This collection of paintings were inspired by recent walks on Juneau beaches lined with wildflowers. The range of blues, grays, and lush greens in our coastal landscape usually dominate my palette and I strive for balance by including touches of warm tones. I am interested in observing and reflecting on nature, connections, and cycles in our ecosystem.
This summer was full of wanderings along the beach with my 4 year old son. I left the ID book behind and brought along my sketchbook seeking to record our journeys visually. We fished, peeked at starfish, and admired the wildflowers at every stage. Sometimes I painted color swatches or sketched plant forms for later reference. Most of my painting happens in the studio and this summer I observed much and painted little. For much of the summer, I thought about compositions and themes, but daily tasks loomed large until an August deadline approached for donating a promised painting to Five Finger Lighthouse Society for their fall fundraiser Auction Open Now. Pulling a few salmon from the ocean to the squealing delight of my son had me thinking about what we see and don’t see from our land-based perspective. Whales at Five Finger emerged as I considered the iconic lighthouse perched in Fredrick Sound from a simplified whale view.
I continued playing with the over/under theme for Harbor Porpoise at Ann Coleman, Curious Harbor Seal, and Lunging Humpback with Stellars. We saw a group of porpoise and many seals close to shore on walks, however the whales and stellars are from my memories full of rolling slapping humpbacks. Each of these pieces plays with layering using salt and broad washes of color to create movement and texture in the water.
While designing this collection, I strove for balance between the ocean landscapes and shoreline botanicals I could study up close. During walks, I noticed seed pods and made color samples and sketched a range of flower forms found along the beach together. Fireweed Meadow and Ripening Salmonberries (SOLD) were both painted as studies exploring plant structure and color palettes while practicing softening the background.
When arranging still lives I often include landscape backgrounds and use imagined vessels. A connection to place is an important part of my work. I like to use the surface of vessels to add another layer of meaning or practice a technique such as glass reflections or monochromatic blue layers similar to Delft pottery.
Lupine Pods and Arctic Terns is one of several pieces in the show that include imagined pottery. The vase design is a stylized view of the path to Ann Coleman Beach where we often walk. The background in this piece is a hazy partial view of Coghlan Island, a similar view to the landscape sketch Auk Rocks- Low Tide a scene viewed up the hill on Mendenhall Peninsula. I have watched terns at Ann Coleman enjoying their lacy flight. In this piece, and several other paintings, I used ink outlining to define forms. Beach Pea and Pods also used this illustrative technique to keep the colors soft and increase definition.
The pair of huckleberry paintings were an opportunity to focus on the color differences in these berry varieties while using a tight color palette with versions of the same colors. The vase in Red Huckleberry Posy has a embroidery design inspired by spring blossoms and Wormy Huckleberry Posy features an under/over humpback design because I generally have whales on my mind, even when berry picking. These dusky blues do seem to harbor many worms, but their foliage as it turns has intense early color.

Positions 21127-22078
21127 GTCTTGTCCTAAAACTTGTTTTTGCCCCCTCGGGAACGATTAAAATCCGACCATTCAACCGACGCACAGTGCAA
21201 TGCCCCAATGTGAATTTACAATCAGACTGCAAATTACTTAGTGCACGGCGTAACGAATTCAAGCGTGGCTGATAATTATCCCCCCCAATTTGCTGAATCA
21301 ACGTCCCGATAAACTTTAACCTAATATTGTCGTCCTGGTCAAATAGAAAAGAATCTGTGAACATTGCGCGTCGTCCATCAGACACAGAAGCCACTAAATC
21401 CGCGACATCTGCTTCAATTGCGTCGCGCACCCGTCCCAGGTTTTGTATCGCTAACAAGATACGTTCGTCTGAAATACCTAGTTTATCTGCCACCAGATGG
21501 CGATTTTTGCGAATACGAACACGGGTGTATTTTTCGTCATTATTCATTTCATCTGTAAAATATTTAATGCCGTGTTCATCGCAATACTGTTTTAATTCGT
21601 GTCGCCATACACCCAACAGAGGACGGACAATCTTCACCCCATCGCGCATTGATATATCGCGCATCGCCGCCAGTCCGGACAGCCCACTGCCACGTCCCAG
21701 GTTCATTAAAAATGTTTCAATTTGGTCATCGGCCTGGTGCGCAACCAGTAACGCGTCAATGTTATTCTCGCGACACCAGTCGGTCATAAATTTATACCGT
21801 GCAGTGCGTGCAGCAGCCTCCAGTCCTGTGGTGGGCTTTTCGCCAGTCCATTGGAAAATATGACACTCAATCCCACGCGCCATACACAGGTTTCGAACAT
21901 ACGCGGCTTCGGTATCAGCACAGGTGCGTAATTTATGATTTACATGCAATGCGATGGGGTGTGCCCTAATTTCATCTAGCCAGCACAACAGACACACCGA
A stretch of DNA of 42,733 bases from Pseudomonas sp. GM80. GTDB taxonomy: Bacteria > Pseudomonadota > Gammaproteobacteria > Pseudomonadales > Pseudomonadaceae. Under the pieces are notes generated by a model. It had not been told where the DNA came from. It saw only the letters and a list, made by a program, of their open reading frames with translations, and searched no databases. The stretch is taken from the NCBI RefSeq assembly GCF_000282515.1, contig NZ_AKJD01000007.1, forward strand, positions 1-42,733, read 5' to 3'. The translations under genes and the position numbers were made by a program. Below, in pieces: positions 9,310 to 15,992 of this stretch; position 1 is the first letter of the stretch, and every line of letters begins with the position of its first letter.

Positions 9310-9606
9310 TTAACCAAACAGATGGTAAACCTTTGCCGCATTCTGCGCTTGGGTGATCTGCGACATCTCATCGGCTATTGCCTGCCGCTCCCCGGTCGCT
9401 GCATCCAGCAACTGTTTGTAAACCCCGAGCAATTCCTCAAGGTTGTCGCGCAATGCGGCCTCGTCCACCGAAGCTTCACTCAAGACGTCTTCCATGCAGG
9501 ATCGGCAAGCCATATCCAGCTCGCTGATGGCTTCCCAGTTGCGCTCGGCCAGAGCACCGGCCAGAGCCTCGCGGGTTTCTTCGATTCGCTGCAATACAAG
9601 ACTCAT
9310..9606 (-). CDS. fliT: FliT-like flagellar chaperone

Wild Rose on the Beach (SOLD) and Rose Hip Sunset (SOLD) came from my preoccupation with Sitka roses. I’ve been studying their structure and habits in the wild while growing young starts in my own garden from seeds. They were a gift from my Dad and they have become a symbol that reminds me of our shared love of botany. I find it hard to resist painting Sitka roses, their color stands out in our landscape and their form is fairly simple yet complex. They are one of the few larger feature flowers in our region.
Twelve of the originals in this post will be on sale at Alaska Probiotics, in downtown Juneau, beginning on First Friday September 3rd (OPEN 12-7:30PM) and continuing during their open hours (MON-FRIDAY 12-5PM) until the end of September.
If you are not in Juneau, and you are interested in one of these works, please contact me so I can check availability and reserve it for you. Payment can be made via Venmo online.
Also available at the show, is a limited selection of single 5X7 art cards featuring my work, including Whales at Five Finger. Printed in Juneau by Alaska Litho and packaged with a recycled envelope and compostable sleeve. Limited quantities on-site. If you are looking for more of my cards, or you are outside of Juneau, I’m currently offering 2 sets of 6 images in my Etsy shop.
My original Whales at Five Finger is one of multiple artworks to find a home through the Five Finger Lighthouse Society Art Auction. More information on that and the other works they will be offering through their social media. I encourage you to investigate their site, follow them on Facebook, and find out about the lighthouse and the mission of the group!
Thanks for reading and I hope you enjoy these late summer images as we slide into fall.